Monday, August 6, 2012

Off the beaten path: Dunland and the Southern Misty Mountains

My philosophy is that I'd rather a game book go off the rails into lunacy rather than remain on the rails and be boring. Dunland and the Southern Misty Mountains is one of those instances where the rails are a mere suggestion, with a rail car bouncing loosely along, much like in Indiana Jones and the Temple of Doom. It never quite flies completely off and into the abyss of insanity, but you can see it looming below.

OK, so that's a bit of an exaggeration.

Much of the book is solid extrapolation, such as in how it attempts to derive the culture of the Dunlendings from what Tolkien wrote, or at least from what was suggested by what he wrote. The Dunlending culture in this book is vaguely Celtic in flavor. A good bit of the book is taken up with an overview of Dunnish culture, with attention paid to its history, tribes, customs, and territory. As a culture, they were traditionally hostile to the Dunedain and their allies, at least after they betrayed their oath to aid the Men of the West in their war with Sauron. The Dunlending culture was cursed, until by the time of The Lord of the Rings, they were a people in decline, living a desperate and wild existence in the empty lands in the southwestern part of the Misty Mountains and their surroundings. This is actually pretty interesting and useful material, even if one doesn't use it in the Middle-earth setting. As far as I can tell, most if it is made up whole cloth for this book. That's not bad, but it isn't a good source for Tolkienophiles.

Rohan and the Southern Misty Mountains
I've mentioned a number of times in this series of posts on the Middle-earth Roleplaying line that they have some beautiful maps. This is a good example of what I mean. It's only half of one of the maps covering the region detailed in the book. I chose to show this half because it covers some territory more familiar toTolkien fans - Rohan, Fangorn, and Isengard, called Angrenost on this map. It's quite a pretty map, a real work of art. It would have been fantastic had the entire thing been published as one big poster-map, but as far as I know it never was.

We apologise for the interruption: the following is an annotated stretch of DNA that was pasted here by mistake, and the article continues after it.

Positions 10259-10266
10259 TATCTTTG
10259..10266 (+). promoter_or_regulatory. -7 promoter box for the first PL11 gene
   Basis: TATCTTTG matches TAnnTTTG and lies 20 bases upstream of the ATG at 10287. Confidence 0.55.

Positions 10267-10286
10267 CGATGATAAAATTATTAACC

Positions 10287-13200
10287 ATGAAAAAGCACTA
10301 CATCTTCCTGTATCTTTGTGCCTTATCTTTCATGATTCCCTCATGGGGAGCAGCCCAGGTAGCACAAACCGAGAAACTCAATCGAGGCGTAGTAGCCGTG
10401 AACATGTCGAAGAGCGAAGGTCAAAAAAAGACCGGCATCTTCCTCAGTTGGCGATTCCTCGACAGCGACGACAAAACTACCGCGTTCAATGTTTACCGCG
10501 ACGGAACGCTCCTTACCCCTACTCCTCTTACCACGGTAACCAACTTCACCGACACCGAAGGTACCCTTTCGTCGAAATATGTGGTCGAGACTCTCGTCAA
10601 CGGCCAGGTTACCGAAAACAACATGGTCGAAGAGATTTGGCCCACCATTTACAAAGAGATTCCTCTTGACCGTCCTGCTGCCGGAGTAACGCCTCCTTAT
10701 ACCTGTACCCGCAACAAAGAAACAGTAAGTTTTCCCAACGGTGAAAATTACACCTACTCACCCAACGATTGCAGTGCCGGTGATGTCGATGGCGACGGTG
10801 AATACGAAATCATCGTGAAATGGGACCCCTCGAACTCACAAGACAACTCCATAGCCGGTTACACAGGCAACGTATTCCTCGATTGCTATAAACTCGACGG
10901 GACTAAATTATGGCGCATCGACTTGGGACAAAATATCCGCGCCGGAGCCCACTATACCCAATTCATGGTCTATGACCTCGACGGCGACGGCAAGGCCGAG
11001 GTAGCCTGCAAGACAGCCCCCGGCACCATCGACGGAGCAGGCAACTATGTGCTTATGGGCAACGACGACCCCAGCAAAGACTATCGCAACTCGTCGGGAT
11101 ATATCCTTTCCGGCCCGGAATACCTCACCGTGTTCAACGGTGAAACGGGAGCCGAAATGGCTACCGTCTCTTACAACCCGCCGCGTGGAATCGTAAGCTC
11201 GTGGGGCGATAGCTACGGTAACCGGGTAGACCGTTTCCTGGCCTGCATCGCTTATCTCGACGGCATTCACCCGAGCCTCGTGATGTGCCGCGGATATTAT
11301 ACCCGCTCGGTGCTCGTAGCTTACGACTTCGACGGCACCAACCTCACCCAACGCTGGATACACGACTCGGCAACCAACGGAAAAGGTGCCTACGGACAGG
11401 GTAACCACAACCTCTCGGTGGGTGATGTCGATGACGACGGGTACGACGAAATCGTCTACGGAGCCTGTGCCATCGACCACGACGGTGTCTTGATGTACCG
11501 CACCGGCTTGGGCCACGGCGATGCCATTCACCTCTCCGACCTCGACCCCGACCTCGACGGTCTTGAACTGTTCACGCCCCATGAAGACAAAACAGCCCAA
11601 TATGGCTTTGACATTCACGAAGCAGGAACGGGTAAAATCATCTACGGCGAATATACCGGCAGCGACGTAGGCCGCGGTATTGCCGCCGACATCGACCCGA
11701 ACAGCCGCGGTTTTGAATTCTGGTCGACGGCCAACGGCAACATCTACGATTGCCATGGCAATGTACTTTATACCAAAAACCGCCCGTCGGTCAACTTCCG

The Misty Mountains are an interesting locale in Tolkien's books. They harbor as many secrets as Mirkwood, it seems like. In The Hobbit, they are home to giants and underground goblin lairs. In The Lord of the Rings, they are home to Moria, also known as Khazad-dum, the legendary fortress-city of the Dwarves, now infested with orcs and much more terrible things. In both books, terrible storms seem to loom over them, waiting to strike, as though the mountains themselves begrudge those who trespass upon them. They retain this mystery and danger in this book, with giants, dragons, and Great Eagles calling them home. This is also where a touch of lunacy enters the picture.

Deep in the Misty Mountains, north and east of Isengard, lies Amon least in the Middle-earth of this book. I can't imagine this place ever being approved by Tolkien himself. Amon Lind is an isolated enclave of Elves who moved from Ost-in-Edhil centuries ago to "escape" the "confines" of Elven society. For the most part, they are pretty tame in their "rebellion" against Elven society. The strangest among them, though, is a sadistic Elven version of Dr. Moreau, experimenting with the grafting together of Men and Elves with animals. He uses these animal-men as servants and guards. Add in that Amon Lind also has a flying boat at its disposal, and the boundaries of what is truly Tolkienesque are pushed to the breaking point. This would all be interesting in another setting, but they just don't fit in Middle-earth, at least not in my reading of the source material.

OK, so I'm always quick to point out that it's easy enough to ignore or alter things you don't like in these game sourcebooks. That's true in this case, too. Eliminate the mad scientist elf and his creations, and Amon Lind becomes a lot more palatable to a Tolkien fan like me. I'd also get rid of the flying boat, even though some might try to justify it by pointing out Earendil the Mariner had one...which is a pretty weak justification. Earendil was a special case, a legendary figure granted the mystical ability to carry the morning star on his brow. So let's be reasonable. Amon Lind, with those few tweaks, can be an interesting surprise for those who explore deep into the Misty Mountains.

So what else does Dunland and the Southern Misty Mountains have to recommend it? Plenty. The usual slate of charts of characters and critters that can be encountered in the region is here, as well as details of the flora and fauna. The stomping grounds of a dragon is located in the mountains, as is the aerie (or eyrie, as spelled in this book) of a Great Eagle. This Eagle also guards the final resting place of Isildur, Aragorn's long-ago ancestor, a nice reference to Middle-earth history. In addition, and perhaps one of the nicest touches, is a tiny hobbit village, its inhabitants among the stragglers who have yet to migrate to the Shire.

Wild Hobbits? You bet.
The bulk of the book deals with the Dunlendings and Amon Lind. The remainder of the book is varied and interesting. Some tragic history, a bit of whimsy, a hint of all adds up to a surprisingly interesting book.

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